Orchids Q bought me the weekend after work exhibit opened-  3 more buds opened since then!

 

Not How I Thought My Sunday Would Go

Sunday afternoon, the commercial building next door to my house was demolished by a big fire. Thankfully, we and the house are safe. We’ve got some smoke damage ( the professional cleaning people are currently in my attic and basement where the smoke was the worst), some charred grass and lots of soot/ash on the exterior, but no major damage. We are extremely lucky and so grateful to the firefighters from our town and surrounding areas who worked hard for hours to contain the five-alarm fire.

(the white house is mine)

If you’ve had a fire in your home, my heart goes out to you because the anxiety and fear we felt on Sunday evening and into Monday morning was heartwrenching and terrifying. The fire broke out about 5ish on Sunday, just as we were about to sit down to eat. I was so sure it was a small fire they would have under control shortly that when the police told us to leave the house, I left our dinner on the table since I thought we’d be right back. 4 hours later, they let us come into the house for 5 minutes to grab clothes as the house was too smoky to stay in Sunday night.

We slept at a family friend’s house on Sunday night that was only a street away from the house so we could be close in case things changed. When we left the corner near the house, the fire was mostly contained and they were bringing in some heavy machinery to get to the heart of the blaze. The building is a total loss and the building owner, plus 3 tenants, lost everything.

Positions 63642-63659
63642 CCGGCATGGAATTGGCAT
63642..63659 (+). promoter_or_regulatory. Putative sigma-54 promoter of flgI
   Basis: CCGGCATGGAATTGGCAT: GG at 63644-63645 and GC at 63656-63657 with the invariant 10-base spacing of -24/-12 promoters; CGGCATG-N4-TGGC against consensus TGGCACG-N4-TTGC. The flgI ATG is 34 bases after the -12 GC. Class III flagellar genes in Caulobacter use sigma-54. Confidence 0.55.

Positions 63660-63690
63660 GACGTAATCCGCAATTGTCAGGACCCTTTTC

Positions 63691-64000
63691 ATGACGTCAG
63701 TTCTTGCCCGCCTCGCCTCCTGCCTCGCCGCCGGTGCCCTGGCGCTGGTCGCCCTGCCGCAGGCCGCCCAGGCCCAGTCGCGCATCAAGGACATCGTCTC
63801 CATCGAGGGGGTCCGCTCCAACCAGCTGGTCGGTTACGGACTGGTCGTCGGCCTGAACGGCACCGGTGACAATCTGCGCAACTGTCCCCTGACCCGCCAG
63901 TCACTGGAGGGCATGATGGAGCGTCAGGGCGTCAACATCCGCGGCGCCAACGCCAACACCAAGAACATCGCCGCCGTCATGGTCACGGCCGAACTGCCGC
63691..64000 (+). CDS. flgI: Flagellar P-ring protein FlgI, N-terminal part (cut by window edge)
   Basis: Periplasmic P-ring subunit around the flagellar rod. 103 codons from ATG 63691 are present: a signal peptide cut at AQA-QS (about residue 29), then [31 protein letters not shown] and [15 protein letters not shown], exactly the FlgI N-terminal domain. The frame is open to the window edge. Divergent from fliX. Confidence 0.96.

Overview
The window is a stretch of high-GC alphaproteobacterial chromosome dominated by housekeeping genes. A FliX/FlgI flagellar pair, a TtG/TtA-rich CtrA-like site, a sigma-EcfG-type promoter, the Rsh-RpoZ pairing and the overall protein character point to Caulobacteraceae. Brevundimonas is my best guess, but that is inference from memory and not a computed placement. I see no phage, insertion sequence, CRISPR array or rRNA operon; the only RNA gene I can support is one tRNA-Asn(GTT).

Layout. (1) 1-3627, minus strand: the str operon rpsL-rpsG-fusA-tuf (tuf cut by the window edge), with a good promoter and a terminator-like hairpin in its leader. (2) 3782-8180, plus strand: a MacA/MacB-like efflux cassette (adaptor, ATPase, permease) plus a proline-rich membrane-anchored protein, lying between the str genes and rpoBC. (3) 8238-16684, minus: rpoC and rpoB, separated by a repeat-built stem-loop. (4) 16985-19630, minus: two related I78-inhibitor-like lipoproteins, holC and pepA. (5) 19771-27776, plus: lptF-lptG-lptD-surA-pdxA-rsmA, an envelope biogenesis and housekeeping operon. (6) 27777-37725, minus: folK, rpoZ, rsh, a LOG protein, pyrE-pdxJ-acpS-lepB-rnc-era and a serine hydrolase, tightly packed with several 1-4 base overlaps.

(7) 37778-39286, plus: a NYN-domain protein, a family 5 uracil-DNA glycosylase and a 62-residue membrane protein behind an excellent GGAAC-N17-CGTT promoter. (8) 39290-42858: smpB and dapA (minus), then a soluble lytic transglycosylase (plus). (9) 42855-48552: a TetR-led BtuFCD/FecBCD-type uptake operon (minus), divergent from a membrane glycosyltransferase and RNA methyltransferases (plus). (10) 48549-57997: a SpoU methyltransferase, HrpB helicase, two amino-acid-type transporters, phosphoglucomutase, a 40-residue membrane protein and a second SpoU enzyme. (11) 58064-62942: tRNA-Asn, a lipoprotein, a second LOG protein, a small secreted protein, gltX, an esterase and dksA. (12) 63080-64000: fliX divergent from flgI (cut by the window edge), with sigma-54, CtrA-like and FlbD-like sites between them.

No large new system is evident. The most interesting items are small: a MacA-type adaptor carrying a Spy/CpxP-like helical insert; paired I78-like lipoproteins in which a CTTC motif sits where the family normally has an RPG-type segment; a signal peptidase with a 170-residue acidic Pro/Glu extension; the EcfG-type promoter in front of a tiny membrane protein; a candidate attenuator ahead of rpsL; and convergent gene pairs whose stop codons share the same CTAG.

Now, as we deal with the cleaning and airing out, I never thought I’d be so thankful for smoke damage. The thought of what could have been makes me sick to my stomach. As we stood on the corner watching the blaze get bigger and the winds shifting, Q and I prayed for the safety of our house, but we knew that it was only stuff inside and that we were safe and together. I’m thankful we were home and that we were able to return to our home just a day later. There are a few scorched lawn and dried leaf areas on our property– if the wind changed, our house likely would have had much worse damage. So while the stress of insurance claims and washing almost everything in the house is frustrating, we’re counting our blessings and thanking our guardian angels and firefighters for the safety of us and the house.